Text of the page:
Hackers: This week's cyber-crime round-up

It's been a busy week for security teams as hackers got busy doing what they do best

Evidence of organised criminal computer hacking is finally beginning to hit the front pages. This week there have been no less than three major hack attacks of considerable significance to both the public and government.

Organised and determined criminal hackers are, in one sense, emerging as the newest and most glamorous representatives of the outlaw underworld, albeit in cyberspace. Even if hi-tech lawbreakers could be caught, they can console themselves with the fact that they will probably be treated like rock stars and idolised by computer junkies everywhere.

Ironically, perhaps, those who are particularly adept at reverse engineering, exploiting computer networks and programming and are not averse to the odd brush with the law can earn considerable riches through their criminal activities.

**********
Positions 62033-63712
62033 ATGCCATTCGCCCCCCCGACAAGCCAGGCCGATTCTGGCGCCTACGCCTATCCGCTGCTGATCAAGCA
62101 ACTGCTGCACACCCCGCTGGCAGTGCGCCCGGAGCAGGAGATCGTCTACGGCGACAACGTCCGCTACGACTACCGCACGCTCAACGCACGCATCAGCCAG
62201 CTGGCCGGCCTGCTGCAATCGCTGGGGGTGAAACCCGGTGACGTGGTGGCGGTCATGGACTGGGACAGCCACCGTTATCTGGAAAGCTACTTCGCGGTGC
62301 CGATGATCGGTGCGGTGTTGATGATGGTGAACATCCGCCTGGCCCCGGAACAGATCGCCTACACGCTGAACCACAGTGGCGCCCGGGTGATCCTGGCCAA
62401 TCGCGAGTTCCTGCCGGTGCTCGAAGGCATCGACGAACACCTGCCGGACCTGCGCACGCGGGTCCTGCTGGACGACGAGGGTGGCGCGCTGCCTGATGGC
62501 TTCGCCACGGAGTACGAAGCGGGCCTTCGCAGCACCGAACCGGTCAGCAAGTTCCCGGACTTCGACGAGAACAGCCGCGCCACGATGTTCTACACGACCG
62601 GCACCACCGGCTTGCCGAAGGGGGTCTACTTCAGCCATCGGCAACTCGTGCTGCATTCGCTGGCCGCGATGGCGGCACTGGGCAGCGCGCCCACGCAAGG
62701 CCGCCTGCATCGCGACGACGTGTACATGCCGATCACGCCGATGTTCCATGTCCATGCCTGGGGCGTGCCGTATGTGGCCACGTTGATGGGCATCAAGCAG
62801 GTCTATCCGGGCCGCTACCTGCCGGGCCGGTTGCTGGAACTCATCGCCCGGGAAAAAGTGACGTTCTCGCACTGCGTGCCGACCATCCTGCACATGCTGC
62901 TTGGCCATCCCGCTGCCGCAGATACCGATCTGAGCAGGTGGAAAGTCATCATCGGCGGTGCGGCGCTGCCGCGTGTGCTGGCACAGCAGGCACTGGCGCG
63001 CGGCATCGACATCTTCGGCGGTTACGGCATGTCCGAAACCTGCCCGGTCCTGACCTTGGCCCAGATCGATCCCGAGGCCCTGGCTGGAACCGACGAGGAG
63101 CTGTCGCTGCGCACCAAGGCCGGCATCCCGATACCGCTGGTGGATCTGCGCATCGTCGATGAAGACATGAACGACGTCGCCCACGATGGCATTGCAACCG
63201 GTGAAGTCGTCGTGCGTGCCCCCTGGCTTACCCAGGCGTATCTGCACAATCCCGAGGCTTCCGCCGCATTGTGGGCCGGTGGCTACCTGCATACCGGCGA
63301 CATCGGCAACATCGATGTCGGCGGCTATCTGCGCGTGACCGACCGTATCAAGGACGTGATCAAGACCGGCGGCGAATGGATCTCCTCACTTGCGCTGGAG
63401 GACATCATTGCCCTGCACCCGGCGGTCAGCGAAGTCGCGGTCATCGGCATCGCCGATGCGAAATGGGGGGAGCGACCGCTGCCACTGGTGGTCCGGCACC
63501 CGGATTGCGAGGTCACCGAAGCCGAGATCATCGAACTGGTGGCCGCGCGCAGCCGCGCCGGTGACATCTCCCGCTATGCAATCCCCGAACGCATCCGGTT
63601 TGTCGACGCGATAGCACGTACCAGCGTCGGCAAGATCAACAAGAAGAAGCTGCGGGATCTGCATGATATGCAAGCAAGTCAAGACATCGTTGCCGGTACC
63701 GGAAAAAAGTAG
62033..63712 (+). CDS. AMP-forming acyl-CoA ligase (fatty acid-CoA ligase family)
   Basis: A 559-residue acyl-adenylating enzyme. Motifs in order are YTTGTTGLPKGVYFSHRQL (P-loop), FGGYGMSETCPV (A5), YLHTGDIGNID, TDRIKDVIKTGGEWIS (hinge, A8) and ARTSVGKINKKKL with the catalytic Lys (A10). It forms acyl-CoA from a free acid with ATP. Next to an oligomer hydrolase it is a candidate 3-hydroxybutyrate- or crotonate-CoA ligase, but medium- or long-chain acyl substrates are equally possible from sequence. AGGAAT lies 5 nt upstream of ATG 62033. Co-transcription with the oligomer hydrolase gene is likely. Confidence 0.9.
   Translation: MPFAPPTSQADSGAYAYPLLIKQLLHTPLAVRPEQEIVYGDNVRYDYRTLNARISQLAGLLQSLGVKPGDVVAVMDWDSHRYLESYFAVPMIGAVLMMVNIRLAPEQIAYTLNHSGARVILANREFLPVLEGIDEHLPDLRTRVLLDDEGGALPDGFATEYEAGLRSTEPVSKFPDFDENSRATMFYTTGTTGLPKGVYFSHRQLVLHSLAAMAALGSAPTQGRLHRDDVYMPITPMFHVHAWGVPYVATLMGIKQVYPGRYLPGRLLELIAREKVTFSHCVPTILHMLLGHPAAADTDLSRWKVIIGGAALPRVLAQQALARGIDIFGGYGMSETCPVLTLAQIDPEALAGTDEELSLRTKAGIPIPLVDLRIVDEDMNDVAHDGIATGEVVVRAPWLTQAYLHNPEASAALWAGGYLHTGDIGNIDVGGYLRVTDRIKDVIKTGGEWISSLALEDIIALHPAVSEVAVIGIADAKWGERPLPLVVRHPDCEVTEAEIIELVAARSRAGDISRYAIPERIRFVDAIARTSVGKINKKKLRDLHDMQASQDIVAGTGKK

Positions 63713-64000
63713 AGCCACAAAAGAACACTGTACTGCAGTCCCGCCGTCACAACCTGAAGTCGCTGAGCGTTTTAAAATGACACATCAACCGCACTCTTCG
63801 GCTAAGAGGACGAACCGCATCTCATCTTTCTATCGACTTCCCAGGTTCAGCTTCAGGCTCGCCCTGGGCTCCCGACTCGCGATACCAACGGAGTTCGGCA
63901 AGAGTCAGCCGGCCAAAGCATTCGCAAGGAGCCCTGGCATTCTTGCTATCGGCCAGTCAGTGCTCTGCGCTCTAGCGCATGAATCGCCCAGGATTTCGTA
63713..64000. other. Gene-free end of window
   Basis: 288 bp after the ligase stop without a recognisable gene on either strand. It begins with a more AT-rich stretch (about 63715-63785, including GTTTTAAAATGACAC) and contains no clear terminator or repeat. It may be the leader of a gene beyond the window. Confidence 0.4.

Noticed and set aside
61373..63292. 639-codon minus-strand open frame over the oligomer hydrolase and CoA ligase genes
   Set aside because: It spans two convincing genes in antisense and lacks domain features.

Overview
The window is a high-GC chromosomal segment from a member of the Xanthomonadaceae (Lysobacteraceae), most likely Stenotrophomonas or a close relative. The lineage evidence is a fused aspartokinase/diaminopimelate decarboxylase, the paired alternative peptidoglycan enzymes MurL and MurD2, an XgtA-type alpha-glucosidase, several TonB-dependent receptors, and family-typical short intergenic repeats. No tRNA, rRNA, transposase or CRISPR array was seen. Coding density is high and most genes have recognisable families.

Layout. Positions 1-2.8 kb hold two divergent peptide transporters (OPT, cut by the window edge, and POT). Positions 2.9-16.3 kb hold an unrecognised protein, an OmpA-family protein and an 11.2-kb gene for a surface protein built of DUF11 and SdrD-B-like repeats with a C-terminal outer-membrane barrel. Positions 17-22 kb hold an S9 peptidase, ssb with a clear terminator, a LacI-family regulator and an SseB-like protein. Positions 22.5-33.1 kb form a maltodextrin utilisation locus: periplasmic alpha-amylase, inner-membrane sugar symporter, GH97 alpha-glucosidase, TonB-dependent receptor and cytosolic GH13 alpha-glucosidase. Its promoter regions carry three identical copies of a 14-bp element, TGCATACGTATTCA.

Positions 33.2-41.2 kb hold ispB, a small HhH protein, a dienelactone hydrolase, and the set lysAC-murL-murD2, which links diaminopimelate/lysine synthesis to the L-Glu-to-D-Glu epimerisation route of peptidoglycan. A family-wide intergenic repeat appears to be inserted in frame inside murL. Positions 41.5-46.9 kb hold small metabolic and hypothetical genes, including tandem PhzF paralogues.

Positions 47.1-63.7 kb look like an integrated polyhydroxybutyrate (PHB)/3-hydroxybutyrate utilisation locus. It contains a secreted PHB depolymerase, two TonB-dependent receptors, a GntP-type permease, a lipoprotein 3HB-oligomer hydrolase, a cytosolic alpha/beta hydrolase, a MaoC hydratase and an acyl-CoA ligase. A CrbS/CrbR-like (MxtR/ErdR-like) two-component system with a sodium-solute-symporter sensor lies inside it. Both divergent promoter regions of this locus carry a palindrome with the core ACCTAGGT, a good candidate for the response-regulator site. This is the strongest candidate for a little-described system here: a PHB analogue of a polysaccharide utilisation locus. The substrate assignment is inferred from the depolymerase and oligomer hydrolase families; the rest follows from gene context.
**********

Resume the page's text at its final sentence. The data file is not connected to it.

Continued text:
Biggest hacking fraud ever

eUniverse was hit by a hacker who claimed to have stolen more than 300,000 credit card numbers. He went public with this information, a move that not only promises to explode the myth that e-commerce transactions are safe, but blow the lid off many other hack attacks. The computer criminal involved is still on the run from authorities in the US.

Teen hacks 27 ISPs, gains root access

A cheeky teenage (reportedly) hacker from renowned group Global Hell pulls off a stunt of some magnitude by getting into 27 separate different Internet service providers in the US. One of these, Pacific Bell, was even forced to take the unusual step of asking customers to close down their accounts after the incident.

Virgin.net calls police over security breach

One of Britain's most popular ISPs was forced to take similarly drastic action after it discovered a breach of its online security. Virgin.net not only called the police but even mailed out individual letters of apology to customers after email and dial-up access was disrupted. Evidence is beginning to emerge of an investigation involving computer criminals in the unlikely setting of leafy Surrey.

Worried about hackers? Check out our Anti-Hack Toolbox, it's full of utilities and apps designed to stop you being a victim of a hack attack.

After going through this week's roundup, why not visit our Hackers News Special